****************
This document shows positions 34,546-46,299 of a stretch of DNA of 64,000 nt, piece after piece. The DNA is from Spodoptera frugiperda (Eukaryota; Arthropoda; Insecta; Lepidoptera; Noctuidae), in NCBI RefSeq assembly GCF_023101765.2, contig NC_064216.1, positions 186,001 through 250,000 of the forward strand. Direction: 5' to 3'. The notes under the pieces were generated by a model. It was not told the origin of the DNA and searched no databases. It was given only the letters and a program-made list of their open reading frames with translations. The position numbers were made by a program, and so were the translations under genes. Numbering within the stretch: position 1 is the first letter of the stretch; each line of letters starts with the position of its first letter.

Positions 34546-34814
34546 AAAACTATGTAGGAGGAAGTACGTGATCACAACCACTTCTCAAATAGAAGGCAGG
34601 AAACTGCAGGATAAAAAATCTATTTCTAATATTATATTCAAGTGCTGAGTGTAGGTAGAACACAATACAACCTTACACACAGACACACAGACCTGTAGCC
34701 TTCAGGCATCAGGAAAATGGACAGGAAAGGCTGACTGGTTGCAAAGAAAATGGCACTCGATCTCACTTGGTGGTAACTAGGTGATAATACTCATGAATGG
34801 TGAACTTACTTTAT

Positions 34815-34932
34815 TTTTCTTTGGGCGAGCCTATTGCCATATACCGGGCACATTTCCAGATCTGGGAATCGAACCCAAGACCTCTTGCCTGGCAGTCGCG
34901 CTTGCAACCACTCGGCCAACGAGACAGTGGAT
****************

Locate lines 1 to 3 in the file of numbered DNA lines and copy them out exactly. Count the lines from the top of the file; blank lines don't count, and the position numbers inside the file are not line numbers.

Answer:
This document shows positions 34,546-46,299 of a stretch of DNA of 64,000 nt, piece after piece. The DNA is from Spodoptera frugiperda (Eukaryota; Arthropoda; Insecta; Lepidoptera; Noctuidae), in NCBI RefSeq assembly GCF_023101765.2, contig NC_064216.1, positions 186,001 through 250,000 of the forward strand. Direction: 5' to 3'. The notes under the pieces were generated by a model. It was not told the origin of the DNA and searched no databases. It was given only the letters and a program-made list of their open reading frames with translations. The position numbers were made by a program, and so were the translations under genes. Numbering within the stretch: position 1 is the first letter of the stretch; each line of letters starts with the position of its first letter.

Positions 34546-34814
34546 AAAACTATGTAGGAGGAAGTACGTGATCACAACCACTTCTCAAATAGAAGGCAGG